Needless to say, I was there ten minutes early and stayed for a solid five and a half hours.

After gorging on dinner, we moved the bottle and the party downstairs to the Man Cave where I requested that Holmes play nothing but bands from the Laurel Canyon era as I regaled them with tidbits from the film I'd recently seen.

That meant starting with 1967's "Buffalo Springfield Again" which opened with the Neil Young-penned and sung "Mr. Soul," a fitting way to kick off a listening party that went on to include (duh) the Byrds, Joni Mitchell (notably absent from the documentary despite her "Ladies of the Canyon" album a few years later) and Tom Petty.

Oh, and chocolate mousse.

The only reason I left before midnight was because it was a school night and even I had Monday responsibilities, beginning with a walk with Mac who had just returned from ten days in Scotland. I was particularly impressed with the news that her group's private guide had worn a kilt - it was his family's tartan, Mac made sure to ask, though she didn't ask what was underneath it - except the day they went hiking when he wore jeans.

As we walked to the river, she described the magical sights they'd taken in: moors, castles and almost no precipitation. She liked both haggis (we agreed it's nothing but Scottish Scrapple) and blood sausage, but was less fond of the potatoes in fish and chips, a dish they naturally ate more than once.

It was good to have my waking buddy with me on the Pipeline after weeks of us being in different places. That said, I couldn't convince her to join me in my now-daily (and thoroughly enjoyable) walk through the sprinklers on Brown's Island before getting on the walkway, a fact she attributed to the phone in her pocket.

One more way that technology saps the fun out of life.

After catching up, she was headed to work and I was headed to the Northern Neck, also for work - I had an interview in Kilmarnock and another in Warsaw - but at least with better scenery than Short Pump where Mac works.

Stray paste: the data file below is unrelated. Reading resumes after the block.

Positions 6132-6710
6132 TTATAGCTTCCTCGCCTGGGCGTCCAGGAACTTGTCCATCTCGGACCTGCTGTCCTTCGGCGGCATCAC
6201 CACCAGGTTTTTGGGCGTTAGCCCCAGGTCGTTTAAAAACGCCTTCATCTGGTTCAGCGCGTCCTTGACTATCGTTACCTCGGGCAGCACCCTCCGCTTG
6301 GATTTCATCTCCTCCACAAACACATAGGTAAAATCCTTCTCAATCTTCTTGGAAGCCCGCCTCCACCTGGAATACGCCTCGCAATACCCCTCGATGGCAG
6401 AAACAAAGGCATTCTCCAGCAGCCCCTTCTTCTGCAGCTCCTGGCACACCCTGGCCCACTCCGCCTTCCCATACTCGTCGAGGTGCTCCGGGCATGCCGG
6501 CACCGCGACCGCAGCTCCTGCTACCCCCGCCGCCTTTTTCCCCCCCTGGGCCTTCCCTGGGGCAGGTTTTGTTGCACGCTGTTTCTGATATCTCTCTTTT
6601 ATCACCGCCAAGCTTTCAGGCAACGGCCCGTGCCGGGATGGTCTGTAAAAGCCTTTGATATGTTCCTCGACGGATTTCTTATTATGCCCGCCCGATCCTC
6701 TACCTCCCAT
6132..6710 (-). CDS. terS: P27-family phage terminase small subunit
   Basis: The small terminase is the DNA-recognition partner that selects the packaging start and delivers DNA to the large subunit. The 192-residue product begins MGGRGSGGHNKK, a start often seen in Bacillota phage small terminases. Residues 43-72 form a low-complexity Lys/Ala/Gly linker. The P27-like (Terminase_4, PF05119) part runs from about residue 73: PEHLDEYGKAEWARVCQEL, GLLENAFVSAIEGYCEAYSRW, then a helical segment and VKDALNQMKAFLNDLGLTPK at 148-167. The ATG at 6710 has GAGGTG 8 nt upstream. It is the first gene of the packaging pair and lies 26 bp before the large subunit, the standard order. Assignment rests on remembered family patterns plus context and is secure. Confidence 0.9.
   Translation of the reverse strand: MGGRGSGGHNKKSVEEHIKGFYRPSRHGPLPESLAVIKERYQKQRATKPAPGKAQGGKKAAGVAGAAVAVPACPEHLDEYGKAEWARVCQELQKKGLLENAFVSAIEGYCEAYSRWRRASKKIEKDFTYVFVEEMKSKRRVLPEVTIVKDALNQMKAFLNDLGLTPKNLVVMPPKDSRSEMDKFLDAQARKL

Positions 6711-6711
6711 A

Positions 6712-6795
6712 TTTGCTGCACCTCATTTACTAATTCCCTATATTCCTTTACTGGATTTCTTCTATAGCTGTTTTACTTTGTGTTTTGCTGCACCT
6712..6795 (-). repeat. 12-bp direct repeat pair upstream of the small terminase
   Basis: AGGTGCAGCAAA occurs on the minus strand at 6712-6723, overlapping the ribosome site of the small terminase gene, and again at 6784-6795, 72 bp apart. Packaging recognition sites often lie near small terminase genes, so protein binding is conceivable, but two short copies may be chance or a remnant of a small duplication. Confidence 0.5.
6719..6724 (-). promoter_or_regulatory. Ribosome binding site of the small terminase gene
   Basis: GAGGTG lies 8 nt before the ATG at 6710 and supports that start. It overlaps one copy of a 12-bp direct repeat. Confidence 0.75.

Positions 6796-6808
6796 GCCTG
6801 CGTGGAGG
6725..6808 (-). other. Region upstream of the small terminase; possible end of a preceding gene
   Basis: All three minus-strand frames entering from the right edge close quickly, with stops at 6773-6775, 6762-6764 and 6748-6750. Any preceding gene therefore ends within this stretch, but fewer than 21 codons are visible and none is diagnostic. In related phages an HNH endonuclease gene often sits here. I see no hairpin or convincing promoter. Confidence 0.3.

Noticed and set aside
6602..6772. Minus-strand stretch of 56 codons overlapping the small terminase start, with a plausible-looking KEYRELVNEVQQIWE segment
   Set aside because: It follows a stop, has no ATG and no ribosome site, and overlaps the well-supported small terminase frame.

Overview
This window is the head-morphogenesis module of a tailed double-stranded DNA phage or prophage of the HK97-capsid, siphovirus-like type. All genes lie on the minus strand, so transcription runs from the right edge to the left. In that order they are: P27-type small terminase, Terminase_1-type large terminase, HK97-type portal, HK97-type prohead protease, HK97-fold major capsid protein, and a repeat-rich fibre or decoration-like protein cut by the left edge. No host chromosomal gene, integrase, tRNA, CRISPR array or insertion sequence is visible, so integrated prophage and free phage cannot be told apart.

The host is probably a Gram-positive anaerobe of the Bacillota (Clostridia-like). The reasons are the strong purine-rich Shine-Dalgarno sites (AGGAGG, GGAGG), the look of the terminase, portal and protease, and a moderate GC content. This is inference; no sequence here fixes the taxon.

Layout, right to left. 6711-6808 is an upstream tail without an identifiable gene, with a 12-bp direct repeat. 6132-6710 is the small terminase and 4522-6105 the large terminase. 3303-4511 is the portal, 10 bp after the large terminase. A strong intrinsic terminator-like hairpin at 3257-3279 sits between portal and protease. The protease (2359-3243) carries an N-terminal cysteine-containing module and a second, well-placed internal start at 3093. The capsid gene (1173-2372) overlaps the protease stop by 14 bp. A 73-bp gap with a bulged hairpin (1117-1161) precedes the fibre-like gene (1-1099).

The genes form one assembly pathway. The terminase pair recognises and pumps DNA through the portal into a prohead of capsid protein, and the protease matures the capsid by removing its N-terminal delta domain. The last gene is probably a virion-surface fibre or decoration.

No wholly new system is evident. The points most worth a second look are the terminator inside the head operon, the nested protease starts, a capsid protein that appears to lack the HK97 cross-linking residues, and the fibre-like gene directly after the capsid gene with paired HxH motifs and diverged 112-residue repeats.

When I left the Front Porch Coffeehouse after the first interview, I was greeted by a roiling black sky in the exact direction I was headed.

Sure enough, I got barely a few miles before a fierce rainstorm slowed traffic to a crawl and visibility to nonexistent.  Since no one on the Northern Neck is in a hurry anyway, I just took it in stride, tried to avoid hydroplaning and just when I thought the sky had cleared, drove right into another squall.

Nerve-wracking as the driving was, I kept reminding myself that my Mom had just told me that they've been so long without rain that the grass crunches underfoot, so at least I was suffering for the greater good.

Back in Richmond, everything looked bone-dry, making it even more of a surprise when I saw photos from the morning storm in D.C., where cars were half submerged at 15th and Constitution Avenue, a crazy sight to behold. The Post said they got a month's worth of rain in one morning.

After a full day of road tripping, all I wanted was a comfortable seat, some vintage Hitchcock and buttered popcorn. Walking into the Byrd to see "Vertigo," manager Todd said to me, "It wouldn't be a Hitchcock movie without you."